I bought a used book a month or so ago on Amazon.  It’s called News from the Border, and is a captivating memoir about a mother and her autistic son, written by Jane Taylor McDonnell.  I had read her book on writing memoir, Living to tell the Tale, in which she used excerpts of her memoir to illustrate various tips about technique, and I enjoyed it enough to buy the book.  As I mentioned, I bought the book used – why not save a few dollars, right? When I opened the book, the first thing I saw was a red stamp that said, “DISCARD,” with the name of the library it once belonged to.  I immediately felt a little sad. Even though I had yet to read the book, there was something about the finality of that red stamp, the callous rejection it implied, that bothered me.  I don’t think I’ve ever run across a book that was so clearly marked for the dump or some other such final resting place for garbage.  It evoked an image of a stuffy librarian wearing a flowery shirt and a light cardigan sweater, glasses hanging on a sparkly chain around her neck, sitting in front of a stack of books that hadn’t been checked out often enough to warrant the space they consumed on a shelf somewhere.  She opens each book, firmly pressing down on the plastic stamp that marks her prey as rejects as she moves each text to a new pile of “discards.”

Let me say, I’m not one of those people that is so enthralled with books that I treat each one as though it was as sacred as the Old Testament to an Orthodox Christian.  I like books – very much, even.  But I’m not generally that sentimental about them.  In fact, I’m one of those people that likes to get rid of things, books included.  When I get rid of books, I either sell them back to Amazon or drop them off at a recycling center that has a book section where others can come and pick through the books and take them for themselves for free.  So, I guess I never thought that there is actually a cycle of life a physical book might have, with a sort of death at the very end.  Obviously, despite being stamped “DISCARD,” this book has yet to meet its final end, so perhaps I’m being overly dramatic.  Nonetheless, I just didn’t like that angry red stamp.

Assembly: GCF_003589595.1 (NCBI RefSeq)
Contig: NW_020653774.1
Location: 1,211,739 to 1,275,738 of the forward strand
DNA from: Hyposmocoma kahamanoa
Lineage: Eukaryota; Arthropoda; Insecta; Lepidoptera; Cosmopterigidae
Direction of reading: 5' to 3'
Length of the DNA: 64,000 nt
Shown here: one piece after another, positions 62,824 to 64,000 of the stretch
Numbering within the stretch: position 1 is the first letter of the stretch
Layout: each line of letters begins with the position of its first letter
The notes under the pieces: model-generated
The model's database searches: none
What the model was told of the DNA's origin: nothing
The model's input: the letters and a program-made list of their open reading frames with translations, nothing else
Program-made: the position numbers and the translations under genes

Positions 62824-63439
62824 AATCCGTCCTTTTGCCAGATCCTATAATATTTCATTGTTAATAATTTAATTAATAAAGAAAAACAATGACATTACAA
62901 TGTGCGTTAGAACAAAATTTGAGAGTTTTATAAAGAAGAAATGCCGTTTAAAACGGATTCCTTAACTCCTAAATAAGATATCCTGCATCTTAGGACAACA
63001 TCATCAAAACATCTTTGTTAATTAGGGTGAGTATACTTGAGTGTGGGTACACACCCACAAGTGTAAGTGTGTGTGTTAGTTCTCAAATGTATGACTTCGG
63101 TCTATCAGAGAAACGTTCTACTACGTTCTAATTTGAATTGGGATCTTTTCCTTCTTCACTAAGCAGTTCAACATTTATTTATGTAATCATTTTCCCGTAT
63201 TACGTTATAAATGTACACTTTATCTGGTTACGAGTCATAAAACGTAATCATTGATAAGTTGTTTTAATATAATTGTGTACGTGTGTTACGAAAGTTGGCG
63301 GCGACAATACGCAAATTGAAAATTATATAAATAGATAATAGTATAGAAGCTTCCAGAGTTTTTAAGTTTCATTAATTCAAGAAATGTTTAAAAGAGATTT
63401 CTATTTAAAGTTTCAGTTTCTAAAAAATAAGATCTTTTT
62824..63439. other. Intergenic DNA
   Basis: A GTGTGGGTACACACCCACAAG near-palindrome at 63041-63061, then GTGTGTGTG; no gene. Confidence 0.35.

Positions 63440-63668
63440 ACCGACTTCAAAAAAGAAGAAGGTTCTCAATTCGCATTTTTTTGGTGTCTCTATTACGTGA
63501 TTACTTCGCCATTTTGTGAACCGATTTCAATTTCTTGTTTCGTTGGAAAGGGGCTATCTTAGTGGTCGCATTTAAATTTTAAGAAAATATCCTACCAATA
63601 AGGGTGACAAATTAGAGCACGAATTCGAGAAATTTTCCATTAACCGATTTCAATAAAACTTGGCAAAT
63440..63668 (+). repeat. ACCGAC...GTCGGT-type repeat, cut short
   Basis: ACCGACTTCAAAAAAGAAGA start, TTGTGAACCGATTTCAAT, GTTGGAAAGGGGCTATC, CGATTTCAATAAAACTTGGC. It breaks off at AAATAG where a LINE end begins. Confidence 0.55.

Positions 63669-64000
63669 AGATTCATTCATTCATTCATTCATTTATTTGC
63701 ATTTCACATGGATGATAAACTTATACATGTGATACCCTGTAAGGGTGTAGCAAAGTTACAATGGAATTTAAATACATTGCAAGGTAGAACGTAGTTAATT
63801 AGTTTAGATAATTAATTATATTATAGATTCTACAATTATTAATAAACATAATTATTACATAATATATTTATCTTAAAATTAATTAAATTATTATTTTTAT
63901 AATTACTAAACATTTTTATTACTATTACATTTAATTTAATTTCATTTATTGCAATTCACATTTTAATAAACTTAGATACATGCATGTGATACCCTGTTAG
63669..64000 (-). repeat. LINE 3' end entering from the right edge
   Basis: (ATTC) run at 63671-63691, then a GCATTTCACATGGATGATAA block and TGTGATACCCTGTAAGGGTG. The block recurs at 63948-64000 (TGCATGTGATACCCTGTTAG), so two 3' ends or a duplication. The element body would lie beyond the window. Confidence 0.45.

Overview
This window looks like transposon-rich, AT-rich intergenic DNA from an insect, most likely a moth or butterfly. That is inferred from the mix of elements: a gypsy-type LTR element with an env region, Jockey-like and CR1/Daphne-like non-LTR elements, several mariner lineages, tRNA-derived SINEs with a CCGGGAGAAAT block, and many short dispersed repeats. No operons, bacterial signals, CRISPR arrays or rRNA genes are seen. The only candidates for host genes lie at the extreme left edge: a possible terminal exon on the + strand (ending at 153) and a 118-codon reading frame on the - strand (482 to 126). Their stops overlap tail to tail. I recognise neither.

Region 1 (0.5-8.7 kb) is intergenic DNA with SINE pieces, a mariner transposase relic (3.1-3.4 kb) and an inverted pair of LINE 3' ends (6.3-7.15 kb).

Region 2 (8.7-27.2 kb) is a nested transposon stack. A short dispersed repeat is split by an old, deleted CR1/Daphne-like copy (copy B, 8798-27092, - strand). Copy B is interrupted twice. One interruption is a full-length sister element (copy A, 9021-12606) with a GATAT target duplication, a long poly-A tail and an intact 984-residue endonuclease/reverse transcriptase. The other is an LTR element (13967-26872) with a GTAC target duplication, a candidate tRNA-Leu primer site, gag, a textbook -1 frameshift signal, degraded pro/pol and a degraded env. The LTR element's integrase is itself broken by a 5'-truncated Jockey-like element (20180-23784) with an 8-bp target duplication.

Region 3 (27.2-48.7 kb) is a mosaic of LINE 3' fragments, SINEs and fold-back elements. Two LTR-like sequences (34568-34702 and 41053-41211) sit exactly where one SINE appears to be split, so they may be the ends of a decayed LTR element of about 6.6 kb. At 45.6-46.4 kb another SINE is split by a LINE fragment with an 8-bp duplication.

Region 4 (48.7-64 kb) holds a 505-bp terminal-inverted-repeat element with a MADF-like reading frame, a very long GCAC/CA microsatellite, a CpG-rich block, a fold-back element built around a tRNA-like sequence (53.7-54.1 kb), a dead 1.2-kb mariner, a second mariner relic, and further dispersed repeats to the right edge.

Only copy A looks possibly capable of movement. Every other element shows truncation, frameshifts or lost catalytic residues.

P.S.  To my friends that have a library science background, I apologize for the blatant stereotyping.  I am sure that none of you will ever be a stuffy librarian that wears flowery shirts, cardigan sweaters and glasses on a shiny chain around your neck.

6 thoughts on “Discard

  1. I don’t like the stamp either. It’s so final. So sad. Like someone just decided one day that it didn’t belong and threw it into the pile marked for misfit island.

    At least you found the book and, for awhile, can give it a new home and some love. I have a hard time parting with books. They become like old friends and I enjoy their company.

    • Thanks for stopping by, Tameri. For me, some books are easier than others to part with, and I was surprised that it bothered me so much to see that stamp. I didn’t spend any time in my post to say what a good read this book is, but it is one worth reading, especially for anyone that wants to understand the challenges of being a parent to an autistic child, or being that autistic child.

  2. I understand what you mean. Definitely wouldn’t want to think of anything I’ve written as discarded. Sad, when you think about all the work the author put into it.

    Coming through on the Pay it Forward blogfest.

    Have a good weekend.

    • Thanks for visiting and for the comments! It does seem like one of those realities we just never think about, though. Everything has an end, we just don’t always associate that end with everything we interact with. Good luck with your writing! From your blog, it sounds as though it’s going very well. Congrats!

  3. Oh…. I soooo understand your feelings in this matter! I can’t discard a book so to speak either. Even a lousy book! Somehow it seems disrespectful to the author. If I ever find my book Trail of Trials with a discard stamp on it – I would be totally devastated. 😦

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